Alex Godfrey, Business Development Manager, Astroscale: “We know how to solve this problem. What we need is public support to change policy.”

Kristina Nikolaus, CEO and Co-Founder, OKAPI:Orbits: “Space Trash Signs is a great way to raise awareness on what is going on in space and motivate more people to get involved. At OKAPI:Orbits, we have been advocating on space sustainability since 2018, and we are very happy to have supported this initiative.”

Ten consequences, impacting 8 billion people 

The Space Trash Signs initiative aims to raise awareness about space pollution ahead of the UN COPUOS session in June 2024. Launched with the support of aerospace companies and space agencies, scientists and universities, as well as activists, museums and media from around the world, the initiative proposes nothing less than new astronomical constellations, made of space debris. Each of these “trash signs” represents a different impact of space pollution.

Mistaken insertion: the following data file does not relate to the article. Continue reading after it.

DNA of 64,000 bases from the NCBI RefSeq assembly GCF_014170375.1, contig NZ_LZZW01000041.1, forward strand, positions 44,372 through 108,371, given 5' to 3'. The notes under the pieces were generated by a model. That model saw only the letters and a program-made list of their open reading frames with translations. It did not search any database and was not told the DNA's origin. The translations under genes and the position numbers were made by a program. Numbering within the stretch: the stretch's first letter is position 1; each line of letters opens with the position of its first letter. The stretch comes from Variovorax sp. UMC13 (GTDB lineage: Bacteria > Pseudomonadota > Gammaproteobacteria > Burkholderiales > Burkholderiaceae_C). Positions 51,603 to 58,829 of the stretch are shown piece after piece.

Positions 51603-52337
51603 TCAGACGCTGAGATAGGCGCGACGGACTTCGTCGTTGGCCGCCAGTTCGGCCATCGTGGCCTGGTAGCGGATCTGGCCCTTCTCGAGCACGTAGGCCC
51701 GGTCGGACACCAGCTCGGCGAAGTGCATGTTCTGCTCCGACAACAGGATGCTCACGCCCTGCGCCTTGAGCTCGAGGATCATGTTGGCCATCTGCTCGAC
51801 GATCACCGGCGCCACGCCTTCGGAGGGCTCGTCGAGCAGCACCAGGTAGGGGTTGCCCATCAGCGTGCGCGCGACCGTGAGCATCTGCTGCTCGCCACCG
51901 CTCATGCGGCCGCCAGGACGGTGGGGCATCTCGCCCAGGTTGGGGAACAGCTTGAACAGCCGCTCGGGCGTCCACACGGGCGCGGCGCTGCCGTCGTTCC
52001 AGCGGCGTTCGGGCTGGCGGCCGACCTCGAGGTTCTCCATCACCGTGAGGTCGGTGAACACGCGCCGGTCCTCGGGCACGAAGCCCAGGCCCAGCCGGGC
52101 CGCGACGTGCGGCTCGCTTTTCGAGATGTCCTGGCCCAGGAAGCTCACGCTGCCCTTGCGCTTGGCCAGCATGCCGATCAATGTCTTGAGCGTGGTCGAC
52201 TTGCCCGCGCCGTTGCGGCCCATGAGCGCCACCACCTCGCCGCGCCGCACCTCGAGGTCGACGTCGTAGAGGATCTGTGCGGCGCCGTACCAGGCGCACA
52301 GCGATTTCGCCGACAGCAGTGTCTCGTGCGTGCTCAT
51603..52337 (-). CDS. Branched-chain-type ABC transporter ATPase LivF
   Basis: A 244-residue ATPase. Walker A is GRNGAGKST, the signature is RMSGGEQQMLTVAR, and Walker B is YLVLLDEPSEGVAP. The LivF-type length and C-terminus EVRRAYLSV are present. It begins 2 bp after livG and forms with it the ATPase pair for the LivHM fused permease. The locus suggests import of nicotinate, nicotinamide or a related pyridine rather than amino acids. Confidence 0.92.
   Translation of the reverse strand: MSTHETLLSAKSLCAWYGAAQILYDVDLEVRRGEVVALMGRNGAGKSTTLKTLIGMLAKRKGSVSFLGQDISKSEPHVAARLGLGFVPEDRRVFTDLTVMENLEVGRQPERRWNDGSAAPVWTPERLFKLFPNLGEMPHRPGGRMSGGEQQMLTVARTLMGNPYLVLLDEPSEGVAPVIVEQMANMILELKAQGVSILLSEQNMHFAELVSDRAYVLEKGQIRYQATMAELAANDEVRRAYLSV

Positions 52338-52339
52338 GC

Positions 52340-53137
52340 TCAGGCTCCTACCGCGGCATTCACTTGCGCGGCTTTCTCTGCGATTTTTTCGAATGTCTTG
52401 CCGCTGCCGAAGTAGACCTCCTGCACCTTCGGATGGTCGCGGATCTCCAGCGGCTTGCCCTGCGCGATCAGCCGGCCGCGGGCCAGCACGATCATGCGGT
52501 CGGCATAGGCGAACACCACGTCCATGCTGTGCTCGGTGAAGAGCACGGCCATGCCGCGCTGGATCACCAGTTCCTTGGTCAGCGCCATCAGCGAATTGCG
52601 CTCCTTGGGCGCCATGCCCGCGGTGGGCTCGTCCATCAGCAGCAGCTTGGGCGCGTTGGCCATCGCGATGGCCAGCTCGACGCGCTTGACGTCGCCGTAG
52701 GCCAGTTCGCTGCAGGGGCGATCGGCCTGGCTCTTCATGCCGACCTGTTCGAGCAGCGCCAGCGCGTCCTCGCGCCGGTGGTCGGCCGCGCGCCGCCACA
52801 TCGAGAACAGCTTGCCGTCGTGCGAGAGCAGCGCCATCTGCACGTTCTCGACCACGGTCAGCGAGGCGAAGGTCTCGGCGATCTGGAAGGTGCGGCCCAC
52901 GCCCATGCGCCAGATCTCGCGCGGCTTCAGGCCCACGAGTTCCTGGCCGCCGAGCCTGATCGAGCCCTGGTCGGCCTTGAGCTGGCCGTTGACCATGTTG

For example: “The Broken Compass” signifies the loss of navigation services such as GPS, that would affect 6.5 billion people and make modern aviation impossible. “The Great 404”, named after the ‘page not found’ error in the web browser, signifies limited internet, impacting 43 million people who rely on satellite internet, potentially isolating whole communities. “The Lost Harvest” stands for the loss of environmental data that can only be collected through satellites, affecting 509.6 million square kilometers of land and potentially causing famine and environmental disasters.

Alex Schill, Chief Creative Officer, Serviceplan Group: “Since the dawn of time, humans have looked up to the stars for meaning. Space Trash Signs builds on this universal insight, to educate the public about space pollution — a topic that affects us greatly, yet no one talks about. It’s our responsibility as communication experts to change that.”

Built with real-time data and astronomical precision